Where the document is accurate in its assessment is in its commentary on wider industry connections and economic linkages. It notes:

The [fast-track land reform] programme failed to support the newly settled farmers with skills, equipment, finance and marketing opportunities….this had serious ramifications for the entire economy as backward and forward linkages ..Consequently, this had multiplier effects on agro-based industries..

The document proceeds to identify the importance of off-farm linkages:

“the MDC government will protect the people on the land, while it develops complementary strategies for non-farm economic activities that tap into agriculture.” (p.50)

These are important commentaries, although without much detail of how it will be done in the context of the new agrarian setting. The agriculture section of the document, does not really engage with this at all, simply listing types of intervention, without an overall strategy.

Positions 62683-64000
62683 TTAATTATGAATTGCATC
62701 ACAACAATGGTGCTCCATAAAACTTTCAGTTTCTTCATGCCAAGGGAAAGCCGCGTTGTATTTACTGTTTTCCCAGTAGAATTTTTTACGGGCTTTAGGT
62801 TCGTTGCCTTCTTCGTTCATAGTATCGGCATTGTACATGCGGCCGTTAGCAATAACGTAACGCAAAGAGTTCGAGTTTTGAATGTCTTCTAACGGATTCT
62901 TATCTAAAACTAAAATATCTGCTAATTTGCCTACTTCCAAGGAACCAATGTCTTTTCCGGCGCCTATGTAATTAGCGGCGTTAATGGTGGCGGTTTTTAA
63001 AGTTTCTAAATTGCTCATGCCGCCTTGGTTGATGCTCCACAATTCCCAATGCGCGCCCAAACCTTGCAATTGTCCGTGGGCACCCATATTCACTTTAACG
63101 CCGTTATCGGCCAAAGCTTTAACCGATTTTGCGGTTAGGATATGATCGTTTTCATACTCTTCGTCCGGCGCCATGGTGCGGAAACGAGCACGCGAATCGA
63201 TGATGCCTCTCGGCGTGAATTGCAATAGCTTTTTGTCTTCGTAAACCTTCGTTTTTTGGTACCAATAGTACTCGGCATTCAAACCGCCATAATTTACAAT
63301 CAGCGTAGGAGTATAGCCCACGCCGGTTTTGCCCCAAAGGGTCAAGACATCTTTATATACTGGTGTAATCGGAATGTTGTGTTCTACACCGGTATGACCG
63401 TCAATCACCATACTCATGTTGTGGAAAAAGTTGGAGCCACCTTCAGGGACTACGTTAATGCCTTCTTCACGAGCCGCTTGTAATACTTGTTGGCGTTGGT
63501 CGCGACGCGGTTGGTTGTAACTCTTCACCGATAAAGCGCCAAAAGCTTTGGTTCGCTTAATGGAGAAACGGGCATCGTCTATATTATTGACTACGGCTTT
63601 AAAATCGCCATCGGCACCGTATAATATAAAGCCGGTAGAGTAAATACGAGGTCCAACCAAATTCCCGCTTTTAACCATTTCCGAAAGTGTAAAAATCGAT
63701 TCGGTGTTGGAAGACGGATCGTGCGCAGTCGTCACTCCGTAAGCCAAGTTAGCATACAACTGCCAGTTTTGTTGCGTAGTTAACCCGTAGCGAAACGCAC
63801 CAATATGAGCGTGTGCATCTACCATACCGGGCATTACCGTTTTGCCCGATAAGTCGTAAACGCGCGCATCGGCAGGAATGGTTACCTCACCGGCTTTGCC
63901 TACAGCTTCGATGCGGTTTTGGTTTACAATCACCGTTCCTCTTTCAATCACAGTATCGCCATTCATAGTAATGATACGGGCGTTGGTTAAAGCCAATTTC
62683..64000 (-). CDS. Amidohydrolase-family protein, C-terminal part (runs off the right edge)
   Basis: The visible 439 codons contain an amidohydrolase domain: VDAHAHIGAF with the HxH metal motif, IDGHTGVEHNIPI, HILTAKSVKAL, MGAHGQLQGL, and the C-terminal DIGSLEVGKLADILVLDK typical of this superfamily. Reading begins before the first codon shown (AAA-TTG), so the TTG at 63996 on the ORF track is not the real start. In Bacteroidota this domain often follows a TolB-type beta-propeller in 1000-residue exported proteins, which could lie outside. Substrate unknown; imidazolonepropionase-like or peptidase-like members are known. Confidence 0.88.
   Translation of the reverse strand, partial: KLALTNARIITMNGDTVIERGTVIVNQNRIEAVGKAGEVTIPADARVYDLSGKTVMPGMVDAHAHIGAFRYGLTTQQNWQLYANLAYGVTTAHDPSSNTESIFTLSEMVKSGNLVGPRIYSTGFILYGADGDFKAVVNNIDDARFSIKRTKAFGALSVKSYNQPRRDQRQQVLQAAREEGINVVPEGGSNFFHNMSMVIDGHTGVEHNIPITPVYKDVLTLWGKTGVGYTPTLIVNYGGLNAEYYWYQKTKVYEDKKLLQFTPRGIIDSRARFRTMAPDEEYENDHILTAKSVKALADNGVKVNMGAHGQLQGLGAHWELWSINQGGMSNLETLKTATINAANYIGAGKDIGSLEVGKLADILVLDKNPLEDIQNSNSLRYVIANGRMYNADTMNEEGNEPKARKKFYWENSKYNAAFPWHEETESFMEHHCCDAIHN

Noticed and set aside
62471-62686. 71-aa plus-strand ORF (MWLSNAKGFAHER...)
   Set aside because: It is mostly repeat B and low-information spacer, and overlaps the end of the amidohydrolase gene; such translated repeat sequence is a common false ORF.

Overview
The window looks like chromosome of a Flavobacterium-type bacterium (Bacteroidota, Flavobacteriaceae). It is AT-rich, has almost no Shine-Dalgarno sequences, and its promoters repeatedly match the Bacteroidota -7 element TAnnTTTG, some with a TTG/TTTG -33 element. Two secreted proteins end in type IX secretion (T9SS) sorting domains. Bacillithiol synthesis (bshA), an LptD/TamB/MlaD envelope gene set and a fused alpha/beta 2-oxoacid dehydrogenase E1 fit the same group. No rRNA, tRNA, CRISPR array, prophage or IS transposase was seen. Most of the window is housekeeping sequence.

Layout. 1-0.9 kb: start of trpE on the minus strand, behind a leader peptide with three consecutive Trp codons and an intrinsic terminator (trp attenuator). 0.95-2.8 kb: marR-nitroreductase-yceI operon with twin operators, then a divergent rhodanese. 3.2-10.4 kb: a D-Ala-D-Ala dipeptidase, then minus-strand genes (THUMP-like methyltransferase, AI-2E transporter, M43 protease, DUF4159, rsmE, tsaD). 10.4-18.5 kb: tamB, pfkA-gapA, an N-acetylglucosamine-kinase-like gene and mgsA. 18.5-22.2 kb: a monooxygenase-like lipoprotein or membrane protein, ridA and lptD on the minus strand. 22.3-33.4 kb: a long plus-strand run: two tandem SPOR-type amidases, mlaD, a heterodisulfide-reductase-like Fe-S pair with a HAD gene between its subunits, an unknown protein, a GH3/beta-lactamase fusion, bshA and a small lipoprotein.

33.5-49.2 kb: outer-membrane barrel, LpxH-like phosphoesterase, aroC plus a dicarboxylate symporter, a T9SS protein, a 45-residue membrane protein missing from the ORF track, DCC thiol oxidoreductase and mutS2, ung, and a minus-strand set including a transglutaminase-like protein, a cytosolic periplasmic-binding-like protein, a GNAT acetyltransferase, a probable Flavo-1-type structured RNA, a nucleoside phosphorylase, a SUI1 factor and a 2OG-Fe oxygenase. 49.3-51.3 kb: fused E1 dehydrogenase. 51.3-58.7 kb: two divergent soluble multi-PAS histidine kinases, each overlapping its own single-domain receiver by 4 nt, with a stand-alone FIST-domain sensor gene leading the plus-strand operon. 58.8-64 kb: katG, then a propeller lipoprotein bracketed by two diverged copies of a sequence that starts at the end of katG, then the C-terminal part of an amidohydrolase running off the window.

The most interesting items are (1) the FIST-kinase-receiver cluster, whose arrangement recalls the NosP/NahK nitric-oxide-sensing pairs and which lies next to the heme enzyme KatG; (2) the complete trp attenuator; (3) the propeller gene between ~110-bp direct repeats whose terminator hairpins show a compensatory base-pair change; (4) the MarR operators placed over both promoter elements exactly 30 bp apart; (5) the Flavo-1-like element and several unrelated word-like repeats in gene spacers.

Overall, the policy’s framing is very much one centred on macro-economic restructuring, and economic growth. While positioned in terms of a ‘developmental state’ argument (one of Biti’s familiar refrains), the details seem more old-fashioned Washington Consensus – get the market fundamentals right and all will follow (there is much talk of ‘market flexibility’, ‘opening up for business’ and so on). That this approach has been so massively discredited seems to have passed the drafters by. It may be appealing to the international community, including potential donors and investors, but will it work, and perhaps even more significantly will it be acceptable to a population already starkly divided by haves and have nots, and having suffered years of financial mismanagement – from ESAP to Gono’s casino economy? This contradiction was not lost on the Secretary General of the Zimbabwe Congress of Trade Unions, Japhet Moyo, who launched an attack on the document at the conference, something that clearly did not please the party hierarchy.